With the contracts for 158,000 US autoworkers set to expire midnight Saturday, there is a mood of determination in the factories for a serious fight to reverse decades of concessions and eroding living standards.
In the hours leading up to the contract expiration, United Auto Workers officials, as they have done all summer, are keeping workers in the dark over the progress of contract negotiations and any plans for strike action.
Meanwhile, local UAW officials at GM plants have been called to Detroit over the weekend, where they will vote on a settlement if a deal is reached.
The nervousness of the UAW is reflected in the issuance of strike instruction bulletins warning against possible wildcat actions. A memo by UAW officials at the GM Wentzville, Missouri assembly plant cautioned workers, “There are many rumors circulating about. Remember, until we have been given direction by our shop chairman they are just rumors.”
The announcement Friday by the UAW that it was granting “indefinite” contract extensions to Ford and Fiat Chrysler angered many workers, who are anxious for a fight. With this announcement the UAW is underscoring that it will negotiate agreements with Detroit automakers piecemeal in order to better separate workers and prevent them from exercising their collective industrial strength.
Expressing the militant mood among the rank and file, a worker at the Fiat Chrysler Toledo Jeep complex told the WSWS Autoworker Newsletter, “This contract has been dragging on and it has been four years now. We want to strike now. We are ready Saturday at midnight.
“When the union sent the letter about the ‘indefinite’ contract extension, everyone started getting pissed off. Then they sent us home early. It may have just been coincidental, but people are angry.”
Further inflaming tensions was a report that local UAW officials at the GM Spring Hill, Tennessee assembly plant instructed janitorial workers to cross the picket lines of hourly workers in the event of a walkout at the facility.
Meanwhile, reports in the business press have already indicated the main thrust of the demands of the auto companies, including a rollback in workers’ “gold plated” health care benefits and a significant expansion in temporary and contract workers. This has been accompanied by a barrage of media propaganda against autoworkers, including vastly inflated figures on workers’ hourly compensation.
The expiration of the contract with the Detroit automakers takes place under conditions where the UAW has been thoroughly discredited by ongoing revelations of corruption reaching to the highest levels, including the offices of UAW President Gary Jones. This has evoked comments in the big business press expressing concern that the UAW may not be able to impose the deep cuts in the upcoming contracts that Wall Street investors are seeking.
As a senior worker at the GM Wentzville plant near St. Louis said regarding the latest revelations of UAW corruption, “I’m just sitting here thinking about all the trips the ‘committees’ took and the women the union reps would take to Palm Springs and elsewhere. And those women would come back bragging about the fancy dinners and spa days, shopping... with our money.”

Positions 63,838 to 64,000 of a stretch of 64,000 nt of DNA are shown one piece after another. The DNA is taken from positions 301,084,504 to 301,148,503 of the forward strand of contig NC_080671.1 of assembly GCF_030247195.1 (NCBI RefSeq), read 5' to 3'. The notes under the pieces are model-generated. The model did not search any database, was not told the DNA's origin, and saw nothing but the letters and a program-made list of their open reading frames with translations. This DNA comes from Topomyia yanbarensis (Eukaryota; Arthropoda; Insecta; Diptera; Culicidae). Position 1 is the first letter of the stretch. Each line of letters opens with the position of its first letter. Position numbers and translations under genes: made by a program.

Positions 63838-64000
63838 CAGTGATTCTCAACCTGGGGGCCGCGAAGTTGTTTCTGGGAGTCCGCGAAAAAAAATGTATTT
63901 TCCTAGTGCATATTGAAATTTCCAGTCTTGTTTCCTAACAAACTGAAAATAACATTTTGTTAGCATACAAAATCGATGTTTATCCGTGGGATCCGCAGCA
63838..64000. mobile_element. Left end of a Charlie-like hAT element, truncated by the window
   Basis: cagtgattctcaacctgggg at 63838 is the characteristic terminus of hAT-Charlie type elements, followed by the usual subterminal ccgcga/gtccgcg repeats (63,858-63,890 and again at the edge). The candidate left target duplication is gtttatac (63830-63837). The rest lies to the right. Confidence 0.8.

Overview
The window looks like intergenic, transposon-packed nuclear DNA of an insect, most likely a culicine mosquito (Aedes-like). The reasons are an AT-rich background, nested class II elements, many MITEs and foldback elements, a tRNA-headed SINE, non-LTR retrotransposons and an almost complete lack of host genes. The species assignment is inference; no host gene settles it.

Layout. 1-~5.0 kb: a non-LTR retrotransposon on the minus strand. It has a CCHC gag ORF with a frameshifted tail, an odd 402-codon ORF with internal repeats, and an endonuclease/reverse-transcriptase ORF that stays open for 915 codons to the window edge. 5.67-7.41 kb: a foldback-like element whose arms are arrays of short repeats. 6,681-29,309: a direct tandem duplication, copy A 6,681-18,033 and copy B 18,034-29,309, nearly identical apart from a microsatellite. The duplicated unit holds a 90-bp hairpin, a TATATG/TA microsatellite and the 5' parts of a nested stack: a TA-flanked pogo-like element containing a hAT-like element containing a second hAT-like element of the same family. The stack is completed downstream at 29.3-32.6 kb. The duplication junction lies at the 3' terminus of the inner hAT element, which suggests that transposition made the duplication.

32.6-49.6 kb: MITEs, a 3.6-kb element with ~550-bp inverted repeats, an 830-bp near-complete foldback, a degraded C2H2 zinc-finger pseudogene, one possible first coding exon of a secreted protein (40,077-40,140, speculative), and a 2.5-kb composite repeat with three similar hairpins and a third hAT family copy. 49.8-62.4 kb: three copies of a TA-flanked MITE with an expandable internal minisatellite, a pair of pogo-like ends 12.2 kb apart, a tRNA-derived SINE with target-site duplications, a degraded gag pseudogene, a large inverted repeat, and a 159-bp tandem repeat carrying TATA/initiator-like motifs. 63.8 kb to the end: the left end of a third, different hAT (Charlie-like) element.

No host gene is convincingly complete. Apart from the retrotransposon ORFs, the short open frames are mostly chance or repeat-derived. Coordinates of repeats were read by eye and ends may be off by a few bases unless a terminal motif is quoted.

GM is boasting that it has substantial stockpiles of its best-selling vehicles, allowing it to weather a short strike with little damage. The inventories have been built up by increasing production at key facilities and scheduling large amounts of overtime, without any resistance on the part of the UAW.
A worker at the Fiat Chrysler Kokomo Transmission Plant in Indiana writing in the WSWS Autoworker Newsletter responded angrily to reports of speed-up and victimization of autoworkers at GM Silao in central Mexico, as the company attempts to stockpile vehicles in preparation for a possible strike.
“Exploiting the Mexican workers at all is barbarism,” he said. “Exploiting a group of Mexican workers, instead of treating the US workers with a contract we deserve, goes to show you that ALL workers are on the same team.
“Stand strong,” he added, directing his comments to the workers in Silao, “and when we strike because of the sellout contract that is soon to be pushed at us, regardless of what our UAW says, then I encourage and welcome my Mexican brothers and sisters to join us on that picket line.”
A WSWS Autoworker Newsletter campaign team received a warm response Friday at the Fiat Chrysler Warren Truck Assembly plant outside Detroit. Workers wanted to know about UAW corruption. “I’ve known about this for a long time,” was a typical refrain. Workers also expressed concern over the implications of government intervention into the contract negotiations.
When the WSWS explained the necessity of workers building their own rank-and-file committees, many workers expressed interest.
A veteran worker at Warren Truck said, “They (the union) have a lid on any type of information at all. I tried to rattle some of the chains of people on the bargaining committee and they won’t say anything.
“What they get away with now is illegal. They think if they have done it once they can keep doing it. If there was one penny taken, it should be equally punishable as if it was $10 million.”